There is an onboard pass thru USB port at the top center of the keyboard, which supported my Steel Series Headphones with the USB Dolby dongle, or my Raflax mouse (there was a reported incompatibility with the pass thru for another brand of mouse), right next to a “mystery” switch. A mystery why something so important should go practically undocumented.
So far after close to 100 hours of Fallout 4 play all is good with this keyboard, none of the led failure issues mentioned in other reviews. I would venture to say that buying any new keyboard “blind” is a daunting experience. You might like the looks and comments made about this keyboard and find that it really doesn’t do it for you for a number of reasons after you buy one.
For the style conscious, with my case happening to have red led fans and my illuminated mouse being set to control room red my wife actually commented on the “color coordination” of my current pc last night. That alone was worth the price of admission.
Reading this review shows me you are serious about a keyboard. Given my lack of awareness on the entire MX key switch history, I sought out some web articles on the product. Some good info out there just a few clicks away.
If you’ve an old school PC user, you’ve likely typed on MX brand switches. There are a few variants used, the same K70 keyboard is available with the Brown and Blue versions which have a different feel and sound.
I’d rate the K70 a strong buy on what it does well and hope at some point the next round of engineers realize how important the lack of a blaring LED is to a product.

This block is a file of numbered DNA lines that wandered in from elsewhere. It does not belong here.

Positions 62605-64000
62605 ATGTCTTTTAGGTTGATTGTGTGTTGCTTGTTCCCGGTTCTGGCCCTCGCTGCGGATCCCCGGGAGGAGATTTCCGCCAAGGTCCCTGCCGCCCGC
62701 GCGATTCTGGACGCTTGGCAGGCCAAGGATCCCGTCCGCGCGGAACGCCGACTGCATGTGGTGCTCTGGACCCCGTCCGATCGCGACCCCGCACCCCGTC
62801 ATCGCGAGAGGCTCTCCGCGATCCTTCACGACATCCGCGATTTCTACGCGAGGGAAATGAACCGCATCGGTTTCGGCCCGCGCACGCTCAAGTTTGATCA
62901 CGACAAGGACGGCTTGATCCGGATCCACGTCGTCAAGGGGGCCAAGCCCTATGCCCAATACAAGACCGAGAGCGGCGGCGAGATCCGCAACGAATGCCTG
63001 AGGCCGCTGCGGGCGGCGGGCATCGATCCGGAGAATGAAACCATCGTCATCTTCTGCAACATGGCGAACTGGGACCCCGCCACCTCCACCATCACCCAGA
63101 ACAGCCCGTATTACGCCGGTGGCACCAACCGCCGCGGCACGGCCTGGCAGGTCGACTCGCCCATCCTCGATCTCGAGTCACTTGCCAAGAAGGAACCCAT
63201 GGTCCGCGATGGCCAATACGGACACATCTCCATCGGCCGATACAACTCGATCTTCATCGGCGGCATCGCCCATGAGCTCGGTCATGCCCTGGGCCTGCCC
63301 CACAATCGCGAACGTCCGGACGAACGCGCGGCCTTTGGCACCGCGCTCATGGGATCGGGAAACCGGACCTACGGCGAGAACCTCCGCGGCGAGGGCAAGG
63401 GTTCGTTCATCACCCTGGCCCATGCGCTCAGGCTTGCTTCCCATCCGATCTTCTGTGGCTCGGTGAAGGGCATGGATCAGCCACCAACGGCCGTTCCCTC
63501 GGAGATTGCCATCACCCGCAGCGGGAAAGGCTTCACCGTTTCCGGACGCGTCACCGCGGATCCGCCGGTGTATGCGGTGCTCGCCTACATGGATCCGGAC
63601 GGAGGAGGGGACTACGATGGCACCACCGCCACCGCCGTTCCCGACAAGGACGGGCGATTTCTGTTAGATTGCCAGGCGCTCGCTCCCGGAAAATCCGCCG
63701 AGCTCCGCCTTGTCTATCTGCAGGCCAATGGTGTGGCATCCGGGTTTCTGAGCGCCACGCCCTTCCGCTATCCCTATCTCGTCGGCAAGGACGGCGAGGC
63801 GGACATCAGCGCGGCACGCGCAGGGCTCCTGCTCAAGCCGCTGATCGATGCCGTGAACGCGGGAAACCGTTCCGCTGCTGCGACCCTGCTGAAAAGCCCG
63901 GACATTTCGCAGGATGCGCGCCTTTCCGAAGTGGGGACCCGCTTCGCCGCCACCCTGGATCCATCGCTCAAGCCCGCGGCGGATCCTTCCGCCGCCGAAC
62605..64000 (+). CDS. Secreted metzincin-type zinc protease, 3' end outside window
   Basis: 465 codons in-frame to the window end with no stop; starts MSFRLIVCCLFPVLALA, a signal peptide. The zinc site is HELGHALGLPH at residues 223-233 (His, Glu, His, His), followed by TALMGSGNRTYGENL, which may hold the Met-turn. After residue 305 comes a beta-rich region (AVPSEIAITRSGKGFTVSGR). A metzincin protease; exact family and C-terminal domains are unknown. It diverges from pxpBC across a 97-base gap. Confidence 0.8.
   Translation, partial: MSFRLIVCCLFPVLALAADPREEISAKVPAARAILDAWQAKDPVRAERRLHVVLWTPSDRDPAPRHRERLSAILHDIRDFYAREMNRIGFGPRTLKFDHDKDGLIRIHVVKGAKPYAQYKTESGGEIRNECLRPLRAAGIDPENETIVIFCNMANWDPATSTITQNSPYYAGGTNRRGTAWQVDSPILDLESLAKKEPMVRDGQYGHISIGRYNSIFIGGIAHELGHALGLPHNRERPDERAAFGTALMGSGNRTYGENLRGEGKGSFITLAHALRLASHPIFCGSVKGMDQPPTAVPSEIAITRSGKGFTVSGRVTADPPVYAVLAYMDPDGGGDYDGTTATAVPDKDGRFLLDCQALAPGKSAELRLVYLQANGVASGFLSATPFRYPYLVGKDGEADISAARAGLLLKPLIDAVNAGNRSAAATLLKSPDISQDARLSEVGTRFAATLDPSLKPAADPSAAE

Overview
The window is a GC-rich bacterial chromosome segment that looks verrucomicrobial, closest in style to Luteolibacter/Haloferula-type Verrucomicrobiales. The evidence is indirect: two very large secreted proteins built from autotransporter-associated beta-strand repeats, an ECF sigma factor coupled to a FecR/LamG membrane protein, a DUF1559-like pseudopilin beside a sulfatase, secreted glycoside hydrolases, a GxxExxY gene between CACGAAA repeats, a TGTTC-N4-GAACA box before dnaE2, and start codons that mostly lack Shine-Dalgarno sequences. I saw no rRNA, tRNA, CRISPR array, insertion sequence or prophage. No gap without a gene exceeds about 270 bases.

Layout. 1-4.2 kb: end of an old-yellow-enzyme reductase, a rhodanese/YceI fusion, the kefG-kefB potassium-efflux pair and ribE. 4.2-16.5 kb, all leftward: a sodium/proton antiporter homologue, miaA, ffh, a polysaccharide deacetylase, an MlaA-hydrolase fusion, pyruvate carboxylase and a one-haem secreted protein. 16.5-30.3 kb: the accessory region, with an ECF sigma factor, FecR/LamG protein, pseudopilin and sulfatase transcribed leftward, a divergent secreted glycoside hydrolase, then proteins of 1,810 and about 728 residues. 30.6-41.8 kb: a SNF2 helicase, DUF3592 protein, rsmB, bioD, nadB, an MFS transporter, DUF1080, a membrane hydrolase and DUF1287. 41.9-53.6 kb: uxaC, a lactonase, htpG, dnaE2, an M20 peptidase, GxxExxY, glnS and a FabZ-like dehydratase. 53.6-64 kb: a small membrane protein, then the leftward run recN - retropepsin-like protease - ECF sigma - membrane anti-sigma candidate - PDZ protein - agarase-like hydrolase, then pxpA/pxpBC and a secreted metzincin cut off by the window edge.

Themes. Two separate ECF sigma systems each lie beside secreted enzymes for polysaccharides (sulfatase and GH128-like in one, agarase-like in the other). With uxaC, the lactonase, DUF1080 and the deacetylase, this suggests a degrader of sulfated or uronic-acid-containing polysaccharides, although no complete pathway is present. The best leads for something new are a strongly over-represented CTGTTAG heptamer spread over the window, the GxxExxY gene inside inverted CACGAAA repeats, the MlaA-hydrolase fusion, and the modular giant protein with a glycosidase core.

Subtle is the way to go. Too many LED’s demanding our attention these days. Black tape is still my friend.
Pros: First impressions (before powering up and setting up):
This seems to be a very serious keyboard… it’s very solid feeling.
It has some additional buttons that will definitely come in handy:
Windows Key Disable (I HATE hitting that during a gaming session!)
Dedicated Media Keys (including STOP, PLAY/PAUSE, SKIP FORWARD, SKIP BACKWARD)
Volume Roller (alright… that’s cool!)
Powering up and setting up:
Plug it in and just let it go! Windows 10 x64 grabbed a driver and the keyboard was off and running.
The keyboard is amazing for gaming! The Cherry MX Red’s are as light as a feather… making for quicker keystrokes = better gaming! Whenever I’m ready to game… I activate the WASD-123456-Arrow Key Illuminate button, which blacks out every key except those mentioned. In addition to that, I make sure I hit the Windows-Key-Disable button… just for safety’s sake.